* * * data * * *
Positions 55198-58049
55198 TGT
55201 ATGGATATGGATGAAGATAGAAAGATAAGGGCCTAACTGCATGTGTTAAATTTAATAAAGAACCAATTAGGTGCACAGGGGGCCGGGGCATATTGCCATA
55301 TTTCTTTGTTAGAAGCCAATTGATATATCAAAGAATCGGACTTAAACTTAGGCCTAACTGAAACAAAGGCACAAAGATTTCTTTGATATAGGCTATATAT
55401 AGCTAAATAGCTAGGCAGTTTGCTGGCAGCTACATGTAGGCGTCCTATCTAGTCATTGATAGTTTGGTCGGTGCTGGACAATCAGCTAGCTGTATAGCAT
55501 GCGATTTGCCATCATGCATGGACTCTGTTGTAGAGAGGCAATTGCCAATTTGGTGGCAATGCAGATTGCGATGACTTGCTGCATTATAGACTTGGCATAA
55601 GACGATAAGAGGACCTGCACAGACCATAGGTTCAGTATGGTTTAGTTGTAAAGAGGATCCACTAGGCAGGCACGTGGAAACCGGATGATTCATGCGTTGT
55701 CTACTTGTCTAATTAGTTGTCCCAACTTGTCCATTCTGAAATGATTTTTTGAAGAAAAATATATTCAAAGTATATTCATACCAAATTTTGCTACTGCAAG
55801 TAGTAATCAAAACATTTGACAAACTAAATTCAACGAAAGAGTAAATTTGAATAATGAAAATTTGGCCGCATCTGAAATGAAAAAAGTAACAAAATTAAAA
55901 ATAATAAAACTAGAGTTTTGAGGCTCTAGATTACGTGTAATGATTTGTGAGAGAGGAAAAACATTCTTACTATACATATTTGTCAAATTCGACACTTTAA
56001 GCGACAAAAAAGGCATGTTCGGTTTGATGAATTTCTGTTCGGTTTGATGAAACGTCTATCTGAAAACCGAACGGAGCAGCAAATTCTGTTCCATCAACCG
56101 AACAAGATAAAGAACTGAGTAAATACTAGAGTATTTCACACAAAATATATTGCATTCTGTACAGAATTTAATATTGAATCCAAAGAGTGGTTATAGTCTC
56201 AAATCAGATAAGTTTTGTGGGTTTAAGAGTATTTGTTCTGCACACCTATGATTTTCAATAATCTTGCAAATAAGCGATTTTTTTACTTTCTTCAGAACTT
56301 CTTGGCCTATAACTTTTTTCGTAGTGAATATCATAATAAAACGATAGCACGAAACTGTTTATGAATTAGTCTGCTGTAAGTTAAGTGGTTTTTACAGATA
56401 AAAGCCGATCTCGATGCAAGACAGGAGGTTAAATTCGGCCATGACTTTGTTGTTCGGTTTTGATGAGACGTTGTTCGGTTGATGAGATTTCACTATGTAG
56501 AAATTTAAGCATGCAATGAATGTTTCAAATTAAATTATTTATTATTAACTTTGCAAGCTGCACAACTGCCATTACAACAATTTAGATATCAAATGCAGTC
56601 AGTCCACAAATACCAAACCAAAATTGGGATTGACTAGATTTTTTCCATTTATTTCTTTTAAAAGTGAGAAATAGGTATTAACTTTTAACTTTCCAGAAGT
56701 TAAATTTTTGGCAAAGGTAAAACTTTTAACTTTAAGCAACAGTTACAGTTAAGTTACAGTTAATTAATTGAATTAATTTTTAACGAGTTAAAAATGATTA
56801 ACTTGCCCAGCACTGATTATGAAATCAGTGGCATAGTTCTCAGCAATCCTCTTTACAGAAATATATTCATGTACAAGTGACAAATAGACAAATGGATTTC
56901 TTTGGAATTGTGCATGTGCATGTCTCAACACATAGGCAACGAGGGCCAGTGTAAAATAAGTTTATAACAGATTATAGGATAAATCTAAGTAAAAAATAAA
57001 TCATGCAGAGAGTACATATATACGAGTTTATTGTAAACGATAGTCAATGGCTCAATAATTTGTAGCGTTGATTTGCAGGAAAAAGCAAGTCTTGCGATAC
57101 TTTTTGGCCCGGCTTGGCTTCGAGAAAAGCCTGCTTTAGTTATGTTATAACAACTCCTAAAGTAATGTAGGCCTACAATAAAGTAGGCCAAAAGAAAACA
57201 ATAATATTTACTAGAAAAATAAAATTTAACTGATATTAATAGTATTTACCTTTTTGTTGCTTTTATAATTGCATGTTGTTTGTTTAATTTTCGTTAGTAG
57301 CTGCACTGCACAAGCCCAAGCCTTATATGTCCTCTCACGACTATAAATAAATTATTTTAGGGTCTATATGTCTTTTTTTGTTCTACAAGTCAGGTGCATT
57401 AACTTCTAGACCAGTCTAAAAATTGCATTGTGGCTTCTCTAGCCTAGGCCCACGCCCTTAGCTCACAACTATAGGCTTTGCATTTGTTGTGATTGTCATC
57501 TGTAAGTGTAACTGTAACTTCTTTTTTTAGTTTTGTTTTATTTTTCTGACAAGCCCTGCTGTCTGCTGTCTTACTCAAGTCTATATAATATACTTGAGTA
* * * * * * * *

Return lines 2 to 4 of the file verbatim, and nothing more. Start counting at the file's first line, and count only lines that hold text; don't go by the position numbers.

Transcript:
55198 TGT
55201 ATGGATATGGATGAAGATAGAAAGATAAGGGCCTAACTGCATGTGTTAAATTTAATAAAGAACCAATTAGGTGCACAGGGGGCCGGGGCATATTGCCATA
55301 TTTCTTTGTTAGAAGCCAATTGATATATCAAAGAATCGGACTTAAACTTAGGCCTAACTGAAACAAAGGCACAAAGATTTCTTTGATATAGGCTATATAT